The Science Of Love
Some of us need proof in order to believe in the existence of life’s elusive mysteries. Call us skeptics if you like, but aren’t we really just being rational human beings? Take this so-called “love” thingy for example. Why are we all wasting our money on chocolates and roses this Valentine’s Day for an intangible, irrational feeling? You can’t see it, or touch it—there is no scientific way to quantify this crazy little thing called love. Or is there? After the jump, some recent scientific findings about love, for those of us who prefer fact over fancy when it comes to our hearts’ desires. See if these findings make you a believer.
- Love is like crack. Psychologist Arthur Aron did brain scans on people newly in love and found that these lovebirds exhibited a brain pattern that mimics that of a person who has just taken cocaine. That explains the wacky behaviors of new couples such as excessive energy, losing sleep, euphoric feelings and anxiety and obsession when they’re separated from their beloved. Sounds like we should not allow these people to operate any heavy machinery. [Los Angeles Times]
- Hormones and love. The hormones oxytocin and vasopression are the human bonding hormones released during intimate moments like eye gazing, hugging, and sex. A study done in 2008 linked genetic vasopression levels to marital infidelity and a fear of commitment. Does this mean cheating can be genetic? [Los Angeles Times]
- Love and smell. A new study done by Angeliki Theodoridou at the University of Bristol showed that we could smell the love coursing through someone’s veins. Getting a whiff of someone’s oxytocin can make him or her more attractive to us. See, love is the best perfume. [New Scientist]
- Pheromones. Pheromones are those elusive, odorless chemicals given off in response to sexual stimulation or even romantic feelings. In animals these chemicals attract the opposite sex and inspire mating behavior. Although scientists are still figuring out the human pheromone system, a recent study found that women report that their partners are more loving when they’re ovulating, which indicates the existence of pheromones in our drive to mate. [Time]
- Faces vs. bodies. Another new study confirmed that men and women approach long-term relationships in a similar way—both genders pay way more attention to gorgeous faces than hot bodies. So if you’re looking for a mate, check out the face first.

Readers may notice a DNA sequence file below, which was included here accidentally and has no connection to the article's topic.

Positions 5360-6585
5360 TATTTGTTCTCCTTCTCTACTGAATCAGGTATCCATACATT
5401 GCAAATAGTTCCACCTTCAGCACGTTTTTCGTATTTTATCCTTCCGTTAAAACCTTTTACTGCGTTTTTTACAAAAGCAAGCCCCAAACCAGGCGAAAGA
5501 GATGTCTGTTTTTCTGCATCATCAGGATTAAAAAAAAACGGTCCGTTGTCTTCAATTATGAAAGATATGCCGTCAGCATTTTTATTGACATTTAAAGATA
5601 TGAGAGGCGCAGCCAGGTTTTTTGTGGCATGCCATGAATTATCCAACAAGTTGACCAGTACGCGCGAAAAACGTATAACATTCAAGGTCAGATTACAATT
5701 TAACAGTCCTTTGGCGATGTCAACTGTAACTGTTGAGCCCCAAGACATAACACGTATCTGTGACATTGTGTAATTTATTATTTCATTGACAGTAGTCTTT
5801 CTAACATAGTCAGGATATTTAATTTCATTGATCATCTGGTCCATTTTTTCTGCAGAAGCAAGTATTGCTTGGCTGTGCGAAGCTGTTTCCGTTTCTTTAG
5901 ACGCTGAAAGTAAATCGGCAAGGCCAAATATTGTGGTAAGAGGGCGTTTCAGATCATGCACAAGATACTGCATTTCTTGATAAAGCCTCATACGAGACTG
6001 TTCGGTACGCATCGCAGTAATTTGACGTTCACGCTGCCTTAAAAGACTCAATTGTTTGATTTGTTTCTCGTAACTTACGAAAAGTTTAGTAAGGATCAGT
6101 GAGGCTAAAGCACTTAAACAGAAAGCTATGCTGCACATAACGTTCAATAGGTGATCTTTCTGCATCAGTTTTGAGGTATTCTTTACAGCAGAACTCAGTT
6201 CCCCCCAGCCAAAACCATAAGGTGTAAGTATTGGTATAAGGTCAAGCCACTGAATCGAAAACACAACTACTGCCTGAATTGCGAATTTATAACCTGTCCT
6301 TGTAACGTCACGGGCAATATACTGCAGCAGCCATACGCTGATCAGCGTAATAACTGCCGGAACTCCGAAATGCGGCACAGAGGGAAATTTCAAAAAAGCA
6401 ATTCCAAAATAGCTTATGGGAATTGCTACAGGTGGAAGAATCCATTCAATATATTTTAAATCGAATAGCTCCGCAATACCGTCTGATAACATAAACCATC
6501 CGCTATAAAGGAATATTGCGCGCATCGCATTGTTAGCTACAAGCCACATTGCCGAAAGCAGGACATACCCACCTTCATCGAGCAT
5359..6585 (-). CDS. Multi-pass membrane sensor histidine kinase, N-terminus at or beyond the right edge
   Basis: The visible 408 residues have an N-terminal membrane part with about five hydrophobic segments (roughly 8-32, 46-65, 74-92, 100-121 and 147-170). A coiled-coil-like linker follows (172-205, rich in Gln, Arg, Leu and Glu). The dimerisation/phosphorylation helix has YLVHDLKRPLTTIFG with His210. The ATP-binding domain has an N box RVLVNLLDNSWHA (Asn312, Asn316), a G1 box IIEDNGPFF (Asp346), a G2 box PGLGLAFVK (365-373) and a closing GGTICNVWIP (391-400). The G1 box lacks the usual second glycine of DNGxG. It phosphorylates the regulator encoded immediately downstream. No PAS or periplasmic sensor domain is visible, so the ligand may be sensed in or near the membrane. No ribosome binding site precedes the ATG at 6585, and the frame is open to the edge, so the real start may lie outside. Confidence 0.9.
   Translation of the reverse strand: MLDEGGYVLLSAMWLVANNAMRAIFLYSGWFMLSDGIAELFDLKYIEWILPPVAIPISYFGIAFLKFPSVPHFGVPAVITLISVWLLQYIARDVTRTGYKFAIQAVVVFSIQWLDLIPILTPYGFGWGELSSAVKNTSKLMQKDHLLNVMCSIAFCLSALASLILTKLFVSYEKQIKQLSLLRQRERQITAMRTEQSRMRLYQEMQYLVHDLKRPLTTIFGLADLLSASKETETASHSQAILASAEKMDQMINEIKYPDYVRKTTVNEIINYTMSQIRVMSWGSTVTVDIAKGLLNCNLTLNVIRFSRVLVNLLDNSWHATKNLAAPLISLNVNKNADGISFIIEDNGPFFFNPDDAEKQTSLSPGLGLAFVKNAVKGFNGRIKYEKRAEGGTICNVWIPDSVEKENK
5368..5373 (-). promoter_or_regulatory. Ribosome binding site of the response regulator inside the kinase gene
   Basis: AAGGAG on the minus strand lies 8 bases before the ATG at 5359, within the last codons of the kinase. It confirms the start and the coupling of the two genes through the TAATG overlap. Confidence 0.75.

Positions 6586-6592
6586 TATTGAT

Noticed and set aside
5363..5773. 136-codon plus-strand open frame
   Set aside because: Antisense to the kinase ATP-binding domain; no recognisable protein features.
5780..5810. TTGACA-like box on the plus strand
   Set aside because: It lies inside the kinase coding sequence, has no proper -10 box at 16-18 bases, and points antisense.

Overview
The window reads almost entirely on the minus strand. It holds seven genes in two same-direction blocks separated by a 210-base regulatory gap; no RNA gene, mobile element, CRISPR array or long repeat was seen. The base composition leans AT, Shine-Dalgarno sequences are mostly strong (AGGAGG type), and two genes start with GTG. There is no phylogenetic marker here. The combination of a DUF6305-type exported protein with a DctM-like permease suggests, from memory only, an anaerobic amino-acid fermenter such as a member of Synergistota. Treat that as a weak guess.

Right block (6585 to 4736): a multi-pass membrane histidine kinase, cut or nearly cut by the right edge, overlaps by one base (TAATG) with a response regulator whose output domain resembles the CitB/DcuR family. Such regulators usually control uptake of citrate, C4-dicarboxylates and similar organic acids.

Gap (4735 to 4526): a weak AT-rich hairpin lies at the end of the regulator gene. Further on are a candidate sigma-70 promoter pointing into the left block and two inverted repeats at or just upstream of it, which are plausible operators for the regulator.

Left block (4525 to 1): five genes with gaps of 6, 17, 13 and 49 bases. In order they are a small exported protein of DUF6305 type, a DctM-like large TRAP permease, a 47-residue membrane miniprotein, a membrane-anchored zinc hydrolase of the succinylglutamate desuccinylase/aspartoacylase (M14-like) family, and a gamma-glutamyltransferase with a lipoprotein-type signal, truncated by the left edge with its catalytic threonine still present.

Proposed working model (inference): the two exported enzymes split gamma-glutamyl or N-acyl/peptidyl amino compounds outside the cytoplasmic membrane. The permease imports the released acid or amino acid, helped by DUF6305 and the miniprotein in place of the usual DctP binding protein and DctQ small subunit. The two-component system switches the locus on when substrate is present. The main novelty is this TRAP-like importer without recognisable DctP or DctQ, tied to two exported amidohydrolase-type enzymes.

- Love and sound. A psychology professor studied a tribe in Tanzania and found that the men with the deepest voices had the most children. Some researchers at the University of Albany recently conducted a related study in which they had a sample group of 149 volunteers listen to recordings of men’s and women’s voices and found that people with the most attractive voices often had the most biologically attractive physical features, such as broad shoulders in men and a low waist-to-hip ratio in women. Sounds good to me! [Time]
- False Love. Looks like people who meet during some kind of crisis are much more inclined to believe they’ve found “the one” because of the hormones released. It’s a similar feeling to falling in love under the influence of drugs or alcohol. When hormones and natural opioids get activated in the brain, we start connecting them to the person sitting across the table from us. You may mistakenly attribute your good feeling to a person rather than your brain. So beware. [Time]
- Long-term love. Researchers studied brain scans of couples who claimed to be madly in love after 20-plus years of marriage. It turns out that they exhibited the same brain patterns observed in dopamined-up new couples, only minus the feelings of anxiety. Based on preliminary research, long-lasting love is scientifically present for about 30 percent of married couples in the U.S. No wonder the divorce rate is so high. [Los Angeles Times]
- Failed love. Why is it so hard to get over a breakup? When we get dumped we start to love the person who broke our heart more for a while because our brain’s “love pattern” is still active, according to the author of Why We Love. It takes time for the breakup to sink in. Here’s hoping that someone invents a pill to fix that. [MSN]
- Good relationship, good health. If couples keep on being engaged in bonding behavior (ahem, sex!) with one another, the hormones just keep flowing. And this is great for our health! Happy marriages have long been scientifically linked to lower mortality rates, better immune function, and lower stress levels. Oxytocin and vasopressin have been shown to calm and even suppress pain in our brains. So, if for no other reason, fall in love for your health. [Los Angeles Times]